throne of a bishop was contained in a cathedral. Here were
the centers of education of priests who, in turn, served
as teachers. The educational program maintained by the
church during the Middle Ages, too truly the Dark Ages, left
much to be desired, but no other force in Europe did so much
for education during these long and depressive centuries

as did the church.


2Clyde B. Moore and William E. Cole Sociolgy in
Educational Practice (New York: Houghton mirr.in co. 52),
p. 104.
3Ibid., p. 105.










Freedom of religion, the right to worship as one

might choose preceded any significant rebellion against

the divine right of kings to rule. A permeating religious

interest prevailed in practically all of the colonies

clustering along the Atlantic seaboard. For the most part,

to continue with organization and administration of early

christian schools, the meeting-house or church was the

first public building to be erected in a colony, however,

provisions for schools quickly followed. The protestant

groups far outnumbered the catholics during the colonial

period and their policy was to establish institutions of

higher learning of colleges under the jurisdiction of the

church.

"Elementary and secondary schools", wrote Moore,

"though largely in the hands of the leaders of the church,

tended to become community enterprises."' Later, upon the

founding of the Republic, public education took on a new

meaning and the provisions of the constitution made it a

state function. However, the catholics built and are still

building elementary, secondary and schools of higher learn-

ing.





4Ibid., p. 108.










The practice of "released time"1 in public schools

created a problem. During released time pupils of the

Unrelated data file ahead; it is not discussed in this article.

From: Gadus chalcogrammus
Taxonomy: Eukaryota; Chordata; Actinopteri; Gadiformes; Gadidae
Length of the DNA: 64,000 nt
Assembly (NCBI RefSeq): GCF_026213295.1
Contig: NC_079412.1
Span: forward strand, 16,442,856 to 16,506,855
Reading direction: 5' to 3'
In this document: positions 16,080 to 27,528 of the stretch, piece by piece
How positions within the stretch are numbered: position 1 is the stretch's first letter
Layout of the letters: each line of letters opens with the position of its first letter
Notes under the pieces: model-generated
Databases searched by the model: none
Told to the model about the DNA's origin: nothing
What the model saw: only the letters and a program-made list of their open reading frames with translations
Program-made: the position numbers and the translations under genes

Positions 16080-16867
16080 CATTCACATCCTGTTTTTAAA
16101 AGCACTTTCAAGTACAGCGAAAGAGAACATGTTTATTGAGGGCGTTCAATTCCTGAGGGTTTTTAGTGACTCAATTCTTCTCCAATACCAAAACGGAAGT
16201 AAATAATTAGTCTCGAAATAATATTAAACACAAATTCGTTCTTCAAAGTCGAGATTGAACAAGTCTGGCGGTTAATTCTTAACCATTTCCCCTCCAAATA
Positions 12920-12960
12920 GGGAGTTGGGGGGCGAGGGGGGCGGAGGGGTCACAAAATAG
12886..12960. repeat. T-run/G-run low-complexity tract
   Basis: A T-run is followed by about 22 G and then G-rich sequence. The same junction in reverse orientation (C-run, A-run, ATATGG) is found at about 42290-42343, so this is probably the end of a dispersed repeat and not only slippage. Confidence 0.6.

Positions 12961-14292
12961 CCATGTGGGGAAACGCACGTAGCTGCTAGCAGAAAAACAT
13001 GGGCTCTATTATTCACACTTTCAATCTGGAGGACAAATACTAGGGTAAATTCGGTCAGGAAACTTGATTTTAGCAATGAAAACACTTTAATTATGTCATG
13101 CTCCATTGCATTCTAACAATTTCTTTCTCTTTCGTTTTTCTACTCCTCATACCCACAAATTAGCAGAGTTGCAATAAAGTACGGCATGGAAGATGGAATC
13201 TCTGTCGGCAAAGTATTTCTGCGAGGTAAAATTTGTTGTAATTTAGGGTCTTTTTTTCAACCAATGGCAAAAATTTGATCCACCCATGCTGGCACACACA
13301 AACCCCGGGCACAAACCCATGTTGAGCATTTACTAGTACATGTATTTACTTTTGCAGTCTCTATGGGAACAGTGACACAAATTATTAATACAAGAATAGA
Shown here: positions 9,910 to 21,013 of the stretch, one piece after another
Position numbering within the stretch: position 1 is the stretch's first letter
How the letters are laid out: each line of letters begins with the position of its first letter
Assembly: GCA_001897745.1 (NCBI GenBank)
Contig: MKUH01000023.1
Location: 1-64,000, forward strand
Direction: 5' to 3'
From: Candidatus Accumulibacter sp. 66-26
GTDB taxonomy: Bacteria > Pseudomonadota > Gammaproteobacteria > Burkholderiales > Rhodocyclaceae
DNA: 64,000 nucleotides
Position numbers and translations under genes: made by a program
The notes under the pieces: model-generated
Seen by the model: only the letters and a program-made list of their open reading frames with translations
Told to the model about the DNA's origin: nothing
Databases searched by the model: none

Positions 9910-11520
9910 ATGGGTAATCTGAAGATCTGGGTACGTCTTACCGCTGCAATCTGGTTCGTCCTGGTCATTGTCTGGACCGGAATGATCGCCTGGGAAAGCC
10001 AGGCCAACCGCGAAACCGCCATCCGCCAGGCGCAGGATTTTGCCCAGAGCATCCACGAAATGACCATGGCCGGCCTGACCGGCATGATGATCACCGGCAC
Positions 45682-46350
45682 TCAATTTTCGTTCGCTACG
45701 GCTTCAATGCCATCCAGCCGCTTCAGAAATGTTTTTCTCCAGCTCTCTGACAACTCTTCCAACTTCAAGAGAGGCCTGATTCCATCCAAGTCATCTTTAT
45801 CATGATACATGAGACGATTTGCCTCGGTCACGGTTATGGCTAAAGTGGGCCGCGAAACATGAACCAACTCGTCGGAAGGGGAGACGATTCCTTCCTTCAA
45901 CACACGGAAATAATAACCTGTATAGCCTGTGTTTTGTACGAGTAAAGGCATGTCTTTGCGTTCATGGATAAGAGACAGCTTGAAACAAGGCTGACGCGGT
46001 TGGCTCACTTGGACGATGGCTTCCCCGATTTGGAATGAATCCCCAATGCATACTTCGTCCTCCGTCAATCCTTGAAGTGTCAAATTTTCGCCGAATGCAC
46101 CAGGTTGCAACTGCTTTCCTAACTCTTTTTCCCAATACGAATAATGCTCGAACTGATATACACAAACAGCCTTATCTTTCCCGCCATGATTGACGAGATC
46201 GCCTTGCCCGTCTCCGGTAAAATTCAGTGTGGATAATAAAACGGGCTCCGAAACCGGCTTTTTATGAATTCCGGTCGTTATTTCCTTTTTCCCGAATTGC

fourth through the ninth grade received religious instruc-

tions once weekly for thirty minutes. Pupils at the high
grades received instruction for forty-five minutes. The
constitutionality of release time arrangements for religious

instruction came under attack on constitutional grounds in

Illinois and later in the United States Supreme Court.6

Finally, says the court, "we have staked the very existence

of our country on the faith that complete separation between
the state and religion is best for the state and best for
religion." If nowhere else in the relation between church

and state, "good fences make good neighbors."7 This was a
turning point in the growth and development of public schools.
The state played a role in the organization and administra-

tion of public schools. "Within each state", wrote Otto,
"there are subjects and activities which as a result of

legislative enactments must be accorded a place in the school

curriculum."8


5Ibid., pp. 118-120.
6People of the State of Illinois ex rel. Vashti McCollum,
Appellant v. Board of Education District No. 71, Chapaign
County, Illinois et.al., March 9, 1948, No. 90 (Washington,
D.C.: U. S. Supreme Court).
71bid., pp. 19-20.
8Henry J. Otto Elementary ool Organization nd
Administration (New York: Appleton-Century-Crorts, nc.,
1954), p. 118.









Otto wrote that prior to 1800 the public elementary

school's curriculum consisted of reading and writing, with

some schools also teaching arithmetic and language.